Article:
Carbon nanotubes rock—literally!

A nanotechnology fix for high-end audio addicts?

I’m sitting at my computer watching a surreal balletic movie—a sheet of highly aligned carbon nanotubes is being slowly stretched, then allowed to slowly contract.  In the background is a soundtrack of traditional-sounding Chinese music.

At least I think the soundtrack is over-dubbed, until I realize that the music is coming directly from the nanotube sheet itself, which has been attached to a small amplifier.

And it suddenly dawns on me that I am watching something rather special—perhaps the biggest breakthrough in loudspeaker technology in decades…

The movie comes out of the lab of Kaili Jiang at Tsinghua University in Beijing, and accompanies a paper recently published on-line in the journal Nano Letters (Flexible, Stretchable, Transparent Carbon Nanotube Thin Film Loudspeakers, Xiao et al. DOI: 10.1021/nl802750z).

Jiang’s team has been perfecting a technique for growing “forests” of uniform carbon nanotubes on silicon wafers, and “drawing” them out into films just a few tens of nanometres thick.  These self-supporting films of closely aligned nanotubes have plenty of commercial potential, from transparent conducting surfaces to strong materials.  So it’s hard to imagine what prompted the research team hook one of their films up to an audio amplifier.

Yet at some point, some enterprising researcher took the initiative, and the music flowed…

Since the paper was posted on the Nano Letters website it has attracted a flood of web-chatter (for example, check out Michael Berger’s excellent coverage at Nanowerk, or the recent article in the Economist).  And much of it has focused on meshing the new technology with consumer electronics—phones, TV’s, laptop computers, even clothing that quite literally speaks volumes about the wearer (the nanotube films continue to work as an audio transducer when attached to fabric, and even when bent, stretched or otherwise manipulated).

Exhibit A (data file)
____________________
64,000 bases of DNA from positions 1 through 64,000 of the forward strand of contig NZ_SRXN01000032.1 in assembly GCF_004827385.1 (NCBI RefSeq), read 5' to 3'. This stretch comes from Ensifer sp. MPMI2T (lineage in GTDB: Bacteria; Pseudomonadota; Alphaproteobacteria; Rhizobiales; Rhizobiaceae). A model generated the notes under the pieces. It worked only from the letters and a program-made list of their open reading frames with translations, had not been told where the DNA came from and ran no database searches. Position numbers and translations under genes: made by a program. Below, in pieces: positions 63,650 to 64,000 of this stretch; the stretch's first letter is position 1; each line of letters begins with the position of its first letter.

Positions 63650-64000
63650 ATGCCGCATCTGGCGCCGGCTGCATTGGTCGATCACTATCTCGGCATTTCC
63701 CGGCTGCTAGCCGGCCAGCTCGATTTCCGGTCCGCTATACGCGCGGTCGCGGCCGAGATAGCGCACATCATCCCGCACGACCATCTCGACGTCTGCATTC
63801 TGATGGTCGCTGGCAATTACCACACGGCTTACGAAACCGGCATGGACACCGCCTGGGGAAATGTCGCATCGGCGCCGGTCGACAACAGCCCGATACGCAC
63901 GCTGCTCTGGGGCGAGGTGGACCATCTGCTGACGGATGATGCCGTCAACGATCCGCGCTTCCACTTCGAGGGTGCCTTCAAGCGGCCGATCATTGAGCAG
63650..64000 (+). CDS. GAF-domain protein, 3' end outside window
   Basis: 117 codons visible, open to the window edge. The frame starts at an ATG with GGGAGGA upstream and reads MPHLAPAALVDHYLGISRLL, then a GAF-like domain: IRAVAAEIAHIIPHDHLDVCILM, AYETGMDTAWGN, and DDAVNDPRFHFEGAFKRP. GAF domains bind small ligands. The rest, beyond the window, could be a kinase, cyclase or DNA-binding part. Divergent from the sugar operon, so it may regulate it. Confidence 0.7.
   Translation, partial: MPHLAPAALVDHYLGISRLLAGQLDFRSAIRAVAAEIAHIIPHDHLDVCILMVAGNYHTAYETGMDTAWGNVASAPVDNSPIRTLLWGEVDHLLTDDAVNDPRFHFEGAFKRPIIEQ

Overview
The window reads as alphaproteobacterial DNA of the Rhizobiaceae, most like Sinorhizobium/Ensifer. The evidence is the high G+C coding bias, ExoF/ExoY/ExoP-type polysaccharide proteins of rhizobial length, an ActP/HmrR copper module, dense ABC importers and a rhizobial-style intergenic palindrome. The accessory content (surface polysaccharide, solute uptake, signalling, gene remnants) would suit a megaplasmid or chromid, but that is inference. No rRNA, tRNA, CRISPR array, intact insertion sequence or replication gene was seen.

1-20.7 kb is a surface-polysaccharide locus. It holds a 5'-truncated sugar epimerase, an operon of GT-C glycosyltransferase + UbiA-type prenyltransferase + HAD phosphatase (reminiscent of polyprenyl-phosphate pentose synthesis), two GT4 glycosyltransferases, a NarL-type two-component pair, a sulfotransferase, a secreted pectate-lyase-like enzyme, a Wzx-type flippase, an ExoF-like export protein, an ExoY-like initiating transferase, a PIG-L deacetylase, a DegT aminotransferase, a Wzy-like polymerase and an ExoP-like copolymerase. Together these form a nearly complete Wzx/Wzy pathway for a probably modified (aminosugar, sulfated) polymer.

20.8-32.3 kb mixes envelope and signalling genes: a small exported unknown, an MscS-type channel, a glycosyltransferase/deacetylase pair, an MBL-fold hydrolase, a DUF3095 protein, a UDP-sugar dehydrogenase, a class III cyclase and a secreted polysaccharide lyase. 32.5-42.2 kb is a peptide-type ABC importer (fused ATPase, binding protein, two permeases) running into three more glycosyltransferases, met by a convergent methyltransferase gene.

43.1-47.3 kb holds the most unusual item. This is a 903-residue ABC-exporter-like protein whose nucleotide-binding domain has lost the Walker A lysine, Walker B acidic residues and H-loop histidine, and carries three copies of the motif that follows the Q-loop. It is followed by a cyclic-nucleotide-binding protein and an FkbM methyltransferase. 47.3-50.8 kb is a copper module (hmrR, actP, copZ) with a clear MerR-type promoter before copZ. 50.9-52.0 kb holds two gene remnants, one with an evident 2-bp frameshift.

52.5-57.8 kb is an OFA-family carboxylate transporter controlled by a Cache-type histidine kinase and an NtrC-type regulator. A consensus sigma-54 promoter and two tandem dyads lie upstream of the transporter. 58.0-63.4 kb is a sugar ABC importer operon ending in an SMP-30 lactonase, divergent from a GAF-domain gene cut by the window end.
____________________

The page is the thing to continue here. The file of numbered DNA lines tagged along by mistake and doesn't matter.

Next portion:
But what caught my attention was the possibility here for high-end audio—not the aural mediocrity that consumers seem more than willing to put up with, but the drive to make sound production as real as… well, reality itself.

Surprisingly perhaps, nanotechnology hasn’t had much of a presence in the field of high-end audio so far—a sector that often adopts new technologies early on in the push to make ever-more exclusive, unique and audibly superior products.  The closest manufacturers have got to using nanotechnology (to my knowledge) are the rather superb 800D loudspeakers from Bowers and Wilkerson, that use micrometer-thin Chemical Vapour Deposition-formed diamond tweeters to produce some of the purest high notes possible (or so I’m told—the 800D’s are a tad above my pay grade!).

But the nanotube loudspeaker may change all that.  And here’s why:

Current loudspeaker technologies are the weak link in the audio chain—even the best loudspeakers distort the sound and add their own character to it to some degree.  And much of the problem lies in converting an electrical signal into a mechanical signal (an oscillating cone for instance), and thence into an acoustic signal.  Along the way, the purity of the sound is always compromised in some way.  And as a result, even a $20,000 pair of speakers will still have an audible influence on music heard through them.

The carbon nanotube film in contrast cuts out the mechanical stage, and makes it possible to convert an electrical signal directly into an audio signal.  Unlike any conventional loudspeaker I can think of, in a nanotube loudspeaker, there will be no moving parts.  This in itself would be a major leap forward in sound reproduction.  But there’s more.